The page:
Felecia Davis (CRF 2023) is an architect and artist from the United States. Her work connects art, science, engineering and design. She is also a founding member of the Black Reconstruction Collective, a not-for-profit group of Black architects, scholars, and artists supporting design work about the Black diaspora. In a recent conversation with Civitella, Felecia offered insights on the installation she completed as a WOJR Fellow at the Castle, her sources of inspiration, and her upcoming projects.

So much of your work, as an architect, designer, and teacher, has been about making invisible realities and histories visible–particularly Black arts traditions and experiences. How does the installation you completed at Civitella, We Are in the Wake_Visible/Invisible, fit in with your larger body of architectural work, conceptually and materially? Did completing the installation shift your thinking, or bring in any new threads that you are weaving into current projects?

We are in the Wake_Visible/Invisible continues themes that are embedded in some of my earlier works. I have been investigating what it means to construct architecturally with materials, spaces, and media that embody the characteristic of being seen or sensed as well as not seen and not sensed but present. The installation done at Civitella expands work that was done for the Black Flower Antenna, shown at MoMA in 2021. The Black Flower Antenna was a large textile sensor embedded with pink copper yarns that detected invisible electromagnetic waves. These waves are not sensed by humans unless they are translated into a frequency humans can sense, like sound.

At Civitella, I learned to hand weave at Intrecciamo I Fili Laboratory, a community weaving space in Ponte Felcino. I learned amongst other beginners as well as experts. As a person who primarily works with 3D knitted materials I am used to shapes that are meant to stretch, curve or bulge. The set up of weaving on a loom was a different world with a new language. I tried to be open and to experiment with different techniques using cotton and copper fine wire.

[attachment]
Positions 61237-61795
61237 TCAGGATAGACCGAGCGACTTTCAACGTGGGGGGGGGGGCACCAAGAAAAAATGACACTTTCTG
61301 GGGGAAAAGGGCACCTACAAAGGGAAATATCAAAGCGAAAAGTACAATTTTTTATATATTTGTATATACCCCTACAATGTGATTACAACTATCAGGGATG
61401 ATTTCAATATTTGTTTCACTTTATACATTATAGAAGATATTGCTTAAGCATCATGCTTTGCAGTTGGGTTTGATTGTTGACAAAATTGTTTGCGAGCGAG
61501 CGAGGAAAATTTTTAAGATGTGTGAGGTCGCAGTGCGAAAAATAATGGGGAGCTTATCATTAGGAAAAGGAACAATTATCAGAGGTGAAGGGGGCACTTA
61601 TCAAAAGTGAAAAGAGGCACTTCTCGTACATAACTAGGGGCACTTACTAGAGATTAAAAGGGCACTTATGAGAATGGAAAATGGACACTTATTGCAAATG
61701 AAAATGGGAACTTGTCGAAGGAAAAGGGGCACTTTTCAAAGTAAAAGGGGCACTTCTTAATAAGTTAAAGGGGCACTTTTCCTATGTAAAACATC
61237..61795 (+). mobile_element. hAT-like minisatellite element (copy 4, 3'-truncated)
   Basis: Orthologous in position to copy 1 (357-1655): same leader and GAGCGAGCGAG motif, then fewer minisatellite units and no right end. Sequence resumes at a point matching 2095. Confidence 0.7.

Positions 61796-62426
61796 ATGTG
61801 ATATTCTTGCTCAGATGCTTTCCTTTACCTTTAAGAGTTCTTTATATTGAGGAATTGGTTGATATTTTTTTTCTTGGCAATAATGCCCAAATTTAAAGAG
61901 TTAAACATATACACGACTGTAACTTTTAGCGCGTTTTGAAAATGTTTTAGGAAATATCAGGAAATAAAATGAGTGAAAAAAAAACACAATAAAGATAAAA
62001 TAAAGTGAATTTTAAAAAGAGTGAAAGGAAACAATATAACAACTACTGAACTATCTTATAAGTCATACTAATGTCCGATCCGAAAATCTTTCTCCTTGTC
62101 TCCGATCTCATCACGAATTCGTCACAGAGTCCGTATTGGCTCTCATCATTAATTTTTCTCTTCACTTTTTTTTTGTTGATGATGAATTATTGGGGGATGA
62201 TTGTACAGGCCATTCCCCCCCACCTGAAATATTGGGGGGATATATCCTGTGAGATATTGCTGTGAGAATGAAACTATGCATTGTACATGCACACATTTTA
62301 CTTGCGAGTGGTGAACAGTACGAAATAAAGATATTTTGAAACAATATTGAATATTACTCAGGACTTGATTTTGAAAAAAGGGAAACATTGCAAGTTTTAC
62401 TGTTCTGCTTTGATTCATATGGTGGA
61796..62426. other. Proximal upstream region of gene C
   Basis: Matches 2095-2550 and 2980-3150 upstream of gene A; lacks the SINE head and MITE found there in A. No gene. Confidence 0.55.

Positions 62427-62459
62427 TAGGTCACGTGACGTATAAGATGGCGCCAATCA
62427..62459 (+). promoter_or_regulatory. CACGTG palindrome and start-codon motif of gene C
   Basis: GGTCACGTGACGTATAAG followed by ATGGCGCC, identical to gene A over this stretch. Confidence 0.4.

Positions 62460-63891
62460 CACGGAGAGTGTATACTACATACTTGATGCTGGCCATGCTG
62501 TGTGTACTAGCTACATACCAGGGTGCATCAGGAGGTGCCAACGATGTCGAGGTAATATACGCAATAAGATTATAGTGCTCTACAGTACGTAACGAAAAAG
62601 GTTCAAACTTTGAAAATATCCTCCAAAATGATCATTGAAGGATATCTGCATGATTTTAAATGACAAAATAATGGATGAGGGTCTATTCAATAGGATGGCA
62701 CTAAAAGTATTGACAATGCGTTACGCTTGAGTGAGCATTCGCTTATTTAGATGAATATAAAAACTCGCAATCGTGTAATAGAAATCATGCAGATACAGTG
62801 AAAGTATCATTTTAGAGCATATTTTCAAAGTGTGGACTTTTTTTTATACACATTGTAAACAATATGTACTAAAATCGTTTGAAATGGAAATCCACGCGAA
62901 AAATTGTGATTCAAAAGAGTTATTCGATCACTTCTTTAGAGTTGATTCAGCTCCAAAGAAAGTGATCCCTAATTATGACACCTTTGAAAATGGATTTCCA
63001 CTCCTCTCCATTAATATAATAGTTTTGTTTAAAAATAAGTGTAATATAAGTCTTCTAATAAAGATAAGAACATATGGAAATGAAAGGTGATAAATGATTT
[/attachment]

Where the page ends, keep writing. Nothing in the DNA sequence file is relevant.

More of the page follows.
As you are working, do you feel there are specific figures or movements of Black history that you interact with? 

Yes. I always feel that I am in conversation with other artists, poets, writers, and musicians when I make spaces. For We Are in the Wake_Visible/Invisible I felt in conversation with Toni Morrison’s writings about Black community, making that community the visible focus as a counter to Ralph Ellison’s arguments in the Invisible Man. Christina Sharpe’s In the Wake: On Blackness and Being was also a conversant. Developing these themes in Italy was another lens for me to consider, as the history of being a Black person in Italy is different than in the U.S. 

Can you share with us an anecdote from your time at Civitella? Has anything stuck with you or changed since the experience?

The thing that has stuck with me is the beauty of the Umbrian landscape, and the realness of the materials from the earth that we lived with in the Castle. In such a place there is a dialogue between these materials touched and shaped by the human hand, and those left to be shaped by natural processes. A heavy wooden table sitting in front of a window with an old oak tree just beyond is one such connection and material transformation I felt in the library, for me the place shimmered. That smell of the grasses and plants in the landscape, its colors, textures and sounds gets into your bones, in your brain until it is part of you. I feel and I carry that landscape with me now and call on it. 

What does 2024 have in store for you and your work more generally? Any specific endeavors you’re excited about?

I am excited to participate in the Contemporary Craft Museum’s Material Acts: Material Experimentation in Architecture and Design group exhibition in Los Angeles. This show is curated by Kate Chiu and Jia Yi Gu, and will be open from September 2024 – February 2025. 

I am working on felted wool, fiber structures that are part of what I call the Dreadlock Series. For the show, I look at the intersection of architecture, Black hair styling, and biological materiality which has a history of signifying race.